Machinists set up in North Charleston

By Liz Segrist
Published March 18, 2014
Updated 3:05 p.m.

The International Association of Machinists and Aerospace Workers opened an office in North Charleston in an effort to organize the Boeing Co.’s local operations.

An unspecified number of Boeing employees have contacted the union about organizing, spurring the Machinists union to set up local operations. Boeing has around 7,000 local employees.

“Given the number of contacts we have there and the size of the (Boeing) facility, I don’t want to predict when or if an election might occur, but education is very important so they understand that they have rights and they’ll be protected,” Machinists union Communications Director Frank Larkin said.

Click image for PDF of flyer distributed by the International Association of Machinists and Aerospace Workers regarding the union’s new office in North Charleston.
Click image for PDF of flyer distributed by the International Association of Machinists and Aerospace Workers about the union’s new office in North Charleston.

Boeing wants to work directly with its employees, Boeing South Carolina spokeswoman Candy Eslinger said in an emailed statement.

“… We're continuously working on keeping Boeing South Carolina a place where teammates have a voice and can speak for themselves without having to rely on a third party to speak for them,” Eslinger said. “We're very proud of what our teammates have accomplished here in South Carolina by collaborating and working together, and we don’t believe a union is in the best interest of our teammates, our business, our community nor our state.”

The Machinists union is in the educational stage of the campaign in which they inform employees about their legal rights and responsibilities, collect authorization cards, send mailings and hold informational meetings on collective bargaining rights, Larkin said.

The Machinists union has contacted employees by mail in the past and plans to continue, although Larkin said face-to-face interactions are most effective. He said many employees are reluctant to speak in public due to the anti-union political atmosphere in the state. Union representatives sometimes meet at employees’ homes.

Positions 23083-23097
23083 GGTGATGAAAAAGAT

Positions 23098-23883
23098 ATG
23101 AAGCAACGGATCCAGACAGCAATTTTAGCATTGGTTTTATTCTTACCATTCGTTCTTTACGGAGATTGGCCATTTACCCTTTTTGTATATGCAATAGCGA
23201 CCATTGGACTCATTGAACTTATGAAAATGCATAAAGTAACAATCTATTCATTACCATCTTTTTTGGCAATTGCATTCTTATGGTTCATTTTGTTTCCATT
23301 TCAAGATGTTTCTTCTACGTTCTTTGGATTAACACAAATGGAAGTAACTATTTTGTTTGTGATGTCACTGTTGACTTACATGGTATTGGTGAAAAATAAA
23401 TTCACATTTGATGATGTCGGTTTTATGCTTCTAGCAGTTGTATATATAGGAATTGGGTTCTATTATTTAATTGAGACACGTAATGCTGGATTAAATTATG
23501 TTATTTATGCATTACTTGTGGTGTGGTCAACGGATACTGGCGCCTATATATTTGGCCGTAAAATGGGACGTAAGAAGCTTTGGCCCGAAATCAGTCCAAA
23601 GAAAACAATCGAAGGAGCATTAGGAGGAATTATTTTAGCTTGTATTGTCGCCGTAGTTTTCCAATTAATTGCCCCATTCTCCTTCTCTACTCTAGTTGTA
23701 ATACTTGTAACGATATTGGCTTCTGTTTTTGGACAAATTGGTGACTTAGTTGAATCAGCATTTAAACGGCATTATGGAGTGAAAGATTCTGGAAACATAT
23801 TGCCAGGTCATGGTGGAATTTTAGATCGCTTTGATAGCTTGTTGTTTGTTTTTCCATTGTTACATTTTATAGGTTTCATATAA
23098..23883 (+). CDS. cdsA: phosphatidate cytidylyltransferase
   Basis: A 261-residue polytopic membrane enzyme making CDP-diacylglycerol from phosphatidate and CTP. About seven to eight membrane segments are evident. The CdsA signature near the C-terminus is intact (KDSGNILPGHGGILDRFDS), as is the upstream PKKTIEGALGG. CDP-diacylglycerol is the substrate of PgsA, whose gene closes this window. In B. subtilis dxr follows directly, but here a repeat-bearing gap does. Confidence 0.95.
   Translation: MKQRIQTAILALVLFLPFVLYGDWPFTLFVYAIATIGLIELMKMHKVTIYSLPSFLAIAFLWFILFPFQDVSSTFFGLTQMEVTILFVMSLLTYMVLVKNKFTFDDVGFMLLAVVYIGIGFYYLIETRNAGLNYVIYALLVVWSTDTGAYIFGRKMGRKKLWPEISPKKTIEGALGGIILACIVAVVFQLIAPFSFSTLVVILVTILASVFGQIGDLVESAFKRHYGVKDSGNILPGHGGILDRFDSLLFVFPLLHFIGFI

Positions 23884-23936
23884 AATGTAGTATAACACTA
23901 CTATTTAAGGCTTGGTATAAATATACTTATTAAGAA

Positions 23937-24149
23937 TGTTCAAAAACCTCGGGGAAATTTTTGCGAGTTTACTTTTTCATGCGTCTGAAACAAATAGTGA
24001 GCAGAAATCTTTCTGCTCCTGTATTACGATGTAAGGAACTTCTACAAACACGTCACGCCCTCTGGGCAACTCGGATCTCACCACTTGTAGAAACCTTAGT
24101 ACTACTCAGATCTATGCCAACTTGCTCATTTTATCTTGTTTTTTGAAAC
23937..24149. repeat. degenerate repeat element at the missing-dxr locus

Gov. Nikki Haley has touted an anti-union stance for years and recently said unionized companies are not welcome in South Carolina.

South Carolina has one of the lowest union rates in the country, tying with Mississippi for No. 3 at 3.7%, behind North Carolina and Arkansas, according to U.S. Bureau of Labor Statistics data.

“We’ve fought against the unionization of South Carolina, cherishing the direct relationship between our companies — who know how to take care of those that take care of them — and their employees,” Haley said in her 2013 State of the State Address.

Before Boeing bought the Vought Aircraft Industries plant, the Machinists union had successfully unionized it, but Boeing employees later voted to decertify the union in 2009.

In fall 2012, the union sent mass mailings to and held informational meetings for Boeing South Carolina workers in an effort to organize the plant.

The Machinists union represents Boeing employees in Washington state. In 2009, Boeing employees in the Puget Sound were vying for the second 787 assembly line, but talks fell through when the union and Boeing couldn’t reach an agreement. Boeing opened the second 787 assembly line in North Charleston instead.

The Machinists union filed a charge with the National Labor Relations Board, alleging Boeing opened a plant in South Carolina due to past union strikes in Washington state. The complaint was dismissed in 2011.

In late 2013, Machinists union members in Washington state and Boeing executives fought over labor terms in a contract covering 777X final assembly. After months of fighting, union members finally approved the contract in January, securing the work for Puget Sound.

As for local unionization efforts, an informational meeting will be held at the Machinists union’s new office on Thursday at noon for hourly employees that will be under the bargaining unit at Boeing’s North Charleston operations.

Several union organizers work out of the International Association of Machinists and Aerospace Workers’ office and meeting hall at 7025 Dorchester Road.

The office will be open Monday through Friday from 9 a.m. to 5 p.m. Appointments can be made on the weekends. The meeting is closed to media.

“We still maintain contact with employees in the (Boeing) facility interested in organizing,” Larkin said. “We came primarily for the Boeing facility, but we will certainly speak with anyone that has an interest in organizing.”

Reach Liz Segrist at 843-849-3119 or @lizsegrist on Twitter.

Previous coverage:

Boeing 777X to be built in Seattle area after union vote

Unions see opportunity in the Southeast

Boeing, union reach tentative deal

Boeing workers vote to kick out Machinists union

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